Melbourne Festival unveils spectacular 2017 program

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Melbourne Festival unveils spectacular 2017 program


The festival kicks off with a Tanderrum – a meeting of the five clans of the Kulin nation – in an event that’s part opening ceremony, part Welcome to Country. Tanderrum’s ceremony is one of many cultural celebrations and documentations included in the 2017 program with other highlights including Bangsokol: A Requiem for Cambodia, a symphonic work commemorating the traumas occurring in Cambodia in the 1970s as a result of the Khmer Rouge, and Under Siege, renowned choreographer and dancer Yang Liping’s reimagining of the Chinese tale Farewell My Concubine.

Originality is key in Melbourne Festival’s 2017 program and is showcased through productions such as the Australian premiere of Mette Ingvartsen’s 7 Pleasures, which sees 12 dancers explore the seven roles of pleasure and changing perceptions of nudity and sexuality.

French artists Halory Goerger and Antoine Defoort also do their part for unique theatre productions with Germinal, seeking an answer to the question: if you had to make everything that ever existed in one hour, how would you do it?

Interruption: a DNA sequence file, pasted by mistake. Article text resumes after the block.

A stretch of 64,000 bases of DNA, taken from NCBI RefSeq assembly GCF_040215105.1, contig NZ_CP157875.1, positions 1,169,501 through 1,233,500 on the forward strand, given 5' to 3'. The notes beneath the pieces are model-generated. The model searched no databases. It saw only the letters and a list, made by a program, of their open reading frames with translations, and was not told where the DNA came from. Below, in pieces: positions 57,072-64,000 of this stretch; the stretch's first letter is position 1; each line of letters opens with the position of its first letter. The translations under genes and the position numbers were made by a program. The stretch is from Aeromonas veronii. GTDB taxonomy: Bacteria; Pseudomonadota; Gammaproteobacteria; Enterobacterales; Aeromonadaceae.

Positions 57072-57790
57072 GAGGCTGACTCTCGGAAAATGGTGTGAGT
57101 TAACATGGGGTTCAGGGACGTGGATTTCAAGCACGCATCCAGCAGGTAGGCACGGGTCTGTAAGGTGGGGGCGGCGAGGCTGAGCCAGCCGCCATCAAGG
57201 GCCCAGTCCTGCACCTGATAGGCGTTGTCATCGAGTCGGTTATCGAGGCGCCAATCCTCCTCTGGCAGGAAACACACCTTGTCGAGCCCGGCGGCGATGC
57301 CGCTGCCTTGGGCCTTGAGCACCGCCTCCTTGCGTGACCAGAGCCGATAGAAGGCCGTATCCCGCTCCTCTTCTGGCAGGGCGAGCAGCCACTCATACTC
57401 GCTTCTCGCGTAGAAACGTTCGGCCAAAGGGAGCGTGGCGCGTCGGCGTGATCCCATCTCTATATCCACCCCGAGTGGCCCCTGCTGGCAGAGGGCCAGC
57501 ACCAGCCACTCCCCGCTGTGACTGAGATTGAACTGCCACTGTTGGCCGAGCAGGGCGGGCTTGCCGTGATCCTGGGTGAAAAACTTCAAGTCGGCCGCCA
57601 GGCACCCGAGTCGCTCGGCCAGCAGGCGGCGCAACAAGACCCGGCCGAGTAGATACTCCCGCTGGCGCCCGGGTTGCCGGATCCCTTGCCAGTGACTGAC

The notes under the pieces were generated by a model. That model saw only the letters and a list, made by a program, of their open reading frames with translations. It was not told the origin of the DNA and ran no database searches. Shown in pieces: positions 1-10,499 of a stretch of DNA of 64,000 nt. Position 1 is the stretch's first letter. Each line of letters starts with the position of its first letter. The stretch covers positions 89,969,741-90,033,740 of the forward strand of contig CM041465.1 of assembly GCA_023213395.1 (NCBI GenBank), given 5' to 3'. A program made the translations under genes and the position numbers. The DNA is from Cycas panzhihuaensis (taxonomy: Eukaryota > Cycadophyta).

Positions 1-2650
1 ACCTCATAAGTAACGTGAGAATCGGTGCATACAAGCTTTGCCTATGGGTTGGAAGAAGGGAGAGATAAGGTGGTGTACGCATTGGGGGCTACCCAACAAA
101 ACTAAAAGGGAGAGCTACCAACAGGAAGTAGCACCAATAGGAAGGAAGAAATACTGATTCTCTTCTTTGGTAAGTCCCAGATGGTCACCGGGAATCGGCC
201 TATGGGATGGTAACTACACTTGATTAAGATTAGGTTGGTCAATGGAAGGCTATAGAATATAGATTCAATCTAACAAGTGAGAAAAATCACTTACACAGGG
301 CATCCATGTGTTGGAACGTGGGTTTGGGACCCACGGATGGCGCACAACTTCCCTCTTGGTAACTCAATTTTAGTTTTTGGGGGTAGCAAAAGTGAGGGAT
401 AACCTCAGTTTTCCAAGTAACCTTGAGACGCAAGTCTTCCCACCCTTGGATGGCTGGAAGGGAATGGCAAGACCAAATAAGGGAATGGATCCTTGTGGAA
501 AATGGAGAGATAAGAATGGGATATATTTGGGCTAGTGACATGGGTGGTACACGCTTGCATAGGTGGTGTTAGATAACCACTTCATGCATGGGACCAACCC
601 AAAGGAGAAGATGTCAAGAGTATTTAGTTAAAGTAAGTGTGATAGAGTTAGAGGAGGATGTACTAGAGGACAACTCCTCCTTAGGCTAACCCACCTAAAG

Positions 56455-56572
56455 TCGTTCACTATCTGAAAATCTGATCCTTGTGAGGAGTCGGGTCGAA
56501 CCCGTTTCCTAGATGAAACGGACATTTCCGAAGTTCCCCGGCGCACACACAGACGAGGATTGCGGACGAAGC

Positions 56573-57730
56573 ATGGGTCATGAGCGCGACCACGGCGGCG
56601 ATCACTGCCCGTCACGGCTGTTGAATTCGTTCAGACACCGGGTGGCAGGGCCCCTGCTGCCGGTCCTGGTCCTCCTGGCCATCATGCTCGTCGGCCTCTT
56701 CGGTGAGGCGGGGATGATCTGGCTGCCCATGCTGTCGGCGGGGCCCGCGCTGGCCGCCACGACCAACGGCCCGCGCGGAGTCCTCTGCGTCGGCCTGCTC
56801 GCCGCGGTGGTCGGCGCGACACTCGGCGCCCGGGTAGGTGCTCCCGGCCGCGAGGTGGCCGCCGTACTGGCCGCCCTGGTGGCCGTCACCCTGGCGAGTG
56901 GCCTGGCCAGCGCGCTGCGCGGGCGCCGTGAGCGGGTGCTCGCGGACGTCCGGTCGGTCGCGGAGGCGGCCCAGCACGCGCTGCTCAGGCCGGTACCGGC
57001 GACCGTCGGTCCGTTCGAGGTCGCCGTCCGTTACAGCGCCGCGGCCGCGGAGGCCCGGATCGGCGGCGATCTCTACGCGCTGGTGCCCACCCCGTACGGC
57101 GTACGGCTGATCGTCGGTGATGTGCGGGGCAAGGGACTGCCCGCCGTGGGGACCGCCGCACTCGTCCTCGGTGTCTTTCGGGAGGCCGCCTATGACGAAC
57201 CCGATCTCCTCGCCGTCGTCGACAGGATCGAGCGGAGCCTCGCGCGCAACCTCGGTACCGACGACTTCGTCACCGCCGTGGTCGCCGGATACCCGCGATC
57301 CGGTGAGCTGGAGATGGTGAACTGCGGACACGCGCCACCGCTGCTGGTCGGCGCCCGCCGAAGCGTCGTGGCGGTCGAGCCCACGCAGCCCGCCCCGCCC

The musical aspect of the festival is strong with a number of stand-out inclusions. Taylor Mac’s A 24-Decade History of Popular Music takes audiences on a musical journey through America from 1776 to 2016 while Stephin Merritt (The Magnetic Fields) is sharing his 50 Song Memoir to celebrate his 50th birthday with a song for each year.

Nashville alt-country band Lambchop are also set to return to Australia for the first time since 2005 to perform for one night only as part of Melbourne Festival.

Combining dance and music is Tree of Codes, a result of collaboration between choreographer Wayne McGregor, visual artist Olafur Eliasson, musician Jamie xx, and the Paris Opera Ballet. It’s sure to be a highlight and is a production for which Melbourne Festival Artistic Director, Johnathan Holloway, has nothing but praise.

Tree of Codes is the perfect festival event: massively more than the sum of its parts, beautiful and uplifting, appealing to all audiences, and delivered with the energy that can only be released by the creative collision of incredible forces,” said Holloway.

Other events to keep an eye out for include Please Continue, Hamlet (a homicide trial featuring actual barristers, a judge, and a jury consisting of audience members), The Score (transcribing sound into drawing), Aboriginal playwright Nathan Maynard’s The Season (a story of family, country, and culture), and a performance from Joep Beving, whose self-released recordings streamed more than 85 million times.